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Death Penalty

NCJ Number
John F. Grabowski
Date Published
96 pages
This book examines whether the death penalty is a deterrent, whether it is applied unfairly, whether age should matter in imposing the death penalty, whether justice is denied in administering the death penalty, and whether the death penalty is morally right; both sides of the debate in addressing these death penalty issues are presented.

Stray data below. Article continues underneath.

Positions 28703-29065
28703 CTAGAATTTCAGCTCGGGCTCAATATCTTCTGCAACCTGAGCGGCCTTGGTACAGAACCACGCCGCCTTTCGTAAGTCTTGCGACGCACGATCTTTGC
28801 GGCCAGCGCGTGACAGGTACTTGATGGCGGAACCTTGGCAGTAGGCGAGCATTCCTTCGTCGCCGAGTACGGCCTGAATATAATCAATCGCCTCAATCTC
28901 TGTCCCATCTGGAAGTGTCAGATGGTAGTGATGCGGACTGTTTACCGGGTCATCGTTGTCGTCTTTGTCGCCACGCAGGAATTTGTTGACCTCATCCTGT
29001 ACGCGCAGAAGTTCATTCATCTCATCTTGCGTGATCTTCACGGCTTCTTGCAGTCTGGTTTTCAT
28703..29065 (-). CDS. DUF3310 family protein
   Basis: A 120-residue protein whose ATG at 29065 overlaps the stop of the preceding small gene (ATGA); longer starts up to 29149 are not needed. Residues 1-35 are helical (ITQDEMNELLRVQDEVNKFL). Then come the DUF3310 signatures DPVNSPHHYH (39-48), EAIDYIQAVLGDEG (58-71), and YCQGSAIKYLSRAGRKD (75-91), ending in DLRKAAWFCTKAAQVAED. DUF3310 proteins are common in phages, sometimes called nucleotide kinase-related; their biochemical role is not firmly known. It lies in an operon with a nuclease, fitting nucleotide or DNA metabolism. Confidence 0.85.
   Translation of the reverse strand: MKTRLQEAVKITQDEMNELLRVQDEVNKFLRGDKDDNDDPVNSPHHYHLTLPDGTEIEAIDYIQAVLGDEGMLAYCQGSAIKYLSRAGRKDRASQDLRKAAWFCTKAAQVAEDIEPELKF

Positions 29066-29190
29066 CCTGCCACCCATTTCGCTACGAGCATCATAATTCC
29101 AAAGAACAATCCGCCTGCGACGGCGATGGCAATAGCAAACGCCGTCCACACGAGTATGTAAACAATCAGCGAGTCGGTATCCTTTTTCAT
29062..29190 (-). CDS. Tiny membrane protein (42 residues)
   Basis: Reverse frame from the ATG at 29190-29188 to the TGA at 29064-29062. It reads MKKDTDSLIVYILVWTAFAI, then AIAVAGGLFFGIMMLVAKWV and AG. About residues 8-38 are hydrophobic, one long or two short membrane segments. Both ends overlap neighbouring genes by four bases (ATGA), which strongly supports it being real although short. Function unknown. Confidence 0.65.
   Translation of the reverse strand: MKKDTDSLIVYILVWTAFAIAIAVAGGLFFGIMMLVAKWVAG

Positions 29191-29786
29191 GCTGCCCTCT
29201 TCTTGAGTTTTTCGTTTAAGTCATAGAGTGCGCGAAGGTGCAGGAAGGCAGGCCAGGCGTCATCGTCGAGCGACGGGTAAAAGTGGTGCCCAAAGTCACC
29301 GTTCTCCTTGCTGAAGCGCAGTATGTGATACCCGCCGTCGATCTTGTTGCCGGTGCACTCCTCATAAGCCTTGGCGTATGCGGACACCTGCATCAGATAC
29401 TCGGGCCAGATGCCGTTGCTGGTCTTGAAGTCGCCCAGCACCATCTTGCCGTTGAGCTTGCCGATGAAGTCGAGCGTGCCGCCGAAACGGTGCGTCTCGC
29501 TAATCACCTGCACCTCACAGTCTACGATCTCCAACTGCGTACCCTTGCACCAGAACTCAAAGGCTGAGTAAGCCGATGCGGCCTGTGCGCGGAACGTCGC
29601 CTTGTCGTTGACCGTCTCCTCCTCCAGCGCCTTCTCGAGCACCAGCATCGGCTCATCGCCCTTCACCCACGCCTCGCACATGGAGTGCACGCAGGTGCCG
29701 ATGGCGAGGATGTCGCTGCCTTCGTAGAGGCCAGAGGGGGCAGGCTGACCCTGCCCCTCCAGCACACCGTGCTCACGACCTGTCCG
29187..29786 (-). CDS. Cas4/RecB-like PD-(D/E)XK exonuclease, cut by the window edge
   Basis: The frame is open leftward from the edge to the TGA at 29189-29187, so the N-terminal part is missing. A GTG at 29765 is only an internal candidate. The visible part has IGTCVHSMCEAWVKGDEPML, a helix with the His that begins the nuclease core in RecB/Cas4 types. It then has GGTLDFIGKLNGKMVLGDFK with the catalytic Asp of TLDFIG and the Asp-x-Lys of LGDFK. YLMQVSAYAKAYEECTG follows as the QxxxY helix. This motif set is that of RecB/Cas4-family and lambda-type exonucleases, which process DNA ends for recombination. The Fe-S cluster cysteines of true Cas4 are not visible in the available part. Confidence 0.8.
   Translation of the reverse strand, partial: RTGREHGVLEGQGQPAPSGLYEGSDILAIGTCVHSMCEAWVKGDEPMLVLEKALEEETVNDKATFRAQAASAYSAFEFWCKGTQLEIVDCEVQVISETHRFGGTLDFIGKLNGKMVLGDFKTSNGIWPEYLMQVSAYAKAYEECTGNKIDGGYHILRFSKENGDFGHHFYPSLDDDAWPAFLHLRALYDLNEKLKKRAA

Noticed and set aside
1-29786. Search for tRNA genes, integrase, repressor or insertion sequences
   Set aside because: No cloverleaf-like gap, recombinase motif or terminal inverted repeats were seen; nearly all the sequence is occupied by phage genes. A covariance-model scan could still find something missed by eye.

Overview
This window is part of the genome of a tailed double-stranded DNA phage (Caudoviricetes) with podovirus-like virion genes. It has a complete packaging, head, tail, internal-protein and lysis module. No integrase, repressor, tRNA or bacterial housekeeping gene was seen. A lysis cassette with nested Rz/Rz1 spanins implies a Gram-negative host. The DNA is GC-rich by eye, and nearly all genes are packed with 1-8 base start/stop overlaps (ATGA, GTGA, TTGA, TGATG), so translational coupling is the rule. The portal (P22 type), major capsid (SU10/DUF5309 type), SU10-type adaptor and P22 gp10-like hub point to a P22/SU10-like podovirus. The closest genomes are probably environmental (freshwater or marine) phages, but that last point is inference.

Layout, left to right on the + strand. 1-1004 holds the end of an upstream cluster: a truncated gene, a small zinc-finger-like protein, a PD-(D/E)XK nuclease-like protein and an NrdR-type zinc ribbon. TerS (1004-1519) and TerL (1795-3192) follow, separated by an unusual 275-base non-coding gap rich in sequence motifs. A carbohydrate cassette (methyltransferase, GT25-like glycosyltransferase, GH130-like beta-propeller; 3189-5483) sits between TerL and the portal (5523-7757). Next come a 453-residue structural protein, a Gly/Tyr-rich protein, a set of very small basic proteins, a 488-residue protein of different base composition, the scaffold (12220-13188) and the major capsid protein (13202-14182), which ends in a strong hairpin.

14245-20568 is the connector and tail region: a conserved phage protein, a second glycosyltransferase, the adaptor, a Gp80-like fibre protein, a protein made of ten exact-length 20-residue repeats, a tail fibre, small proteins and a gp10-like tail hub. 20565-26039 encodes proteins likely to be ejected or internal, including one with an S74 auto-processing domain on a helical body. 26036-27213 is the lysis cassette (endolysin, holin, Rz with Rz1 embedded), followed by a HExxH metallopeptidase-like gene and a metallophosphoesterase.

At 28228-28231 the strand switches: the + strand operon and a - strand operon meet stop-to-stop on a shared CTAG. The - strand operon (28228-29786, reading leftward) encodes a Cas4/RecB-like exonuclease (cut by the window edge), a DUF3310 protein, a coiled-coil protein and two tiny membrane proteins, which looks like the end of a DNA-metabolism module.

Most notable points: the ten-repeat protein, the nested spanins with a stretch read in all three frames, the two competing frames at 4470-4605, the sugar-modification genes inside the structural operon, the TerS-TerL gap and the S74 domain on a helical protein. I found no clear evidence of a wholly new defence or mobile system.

In presenting issues in the debate on whether the death penalty is a deterrent to crime, the author notes that in order for a punishment to be an effective deterrent, the penalty must be certain and must be swift. As these conditions cannot be met with regard to the death penalty, capital punishment cannot be proven conclusively to be a deterrent to others. Certainly, it prevents the person who is executed from committing another brutal crime. For some people, this is reason enough to retain the death penalty. Although it cannot be proven that the death penalty is not a deterrent, it remains to be seen whether or not it is more effective than other punishments, such as life imprisonment. In considering whether the death penalty can be fairly imposed and administered, it must be acknowledged that even when the parties involved in a capital case perform their duties faithfully and to the best of their abilities, there are numerous decisions to be made that will affect the outcome for the defendant. Discretion inevitably creates the possibility of some unfairness, but this is a necessary part of case processing in the justice system. Regarding age as a factor in imposing the death penalty, to date courts across the Nation have not settled on a single way to handle murder cases that involve juvenile offenders; nor have they agreed on an answer to the question of whether a youth convicted of a murder that would result in the death penalty for an adult also deserves to die for that crime. Further, proponents as well as opponents of the death penalty recognize that innocent persons may be and are executed. For some, this is reason enough to abolish the death penalty. For others, it is a risk worth taking. The debate about capital punishment is not likely to be resolved any time soon, since even in the case of the most horrendous crimes, such as the one committed by Timothy McVeigh in the Oklahoma City bombing, persons disagree about whether the death penalty should be used. Chapter notes, a glossary, and a list of organizations to contact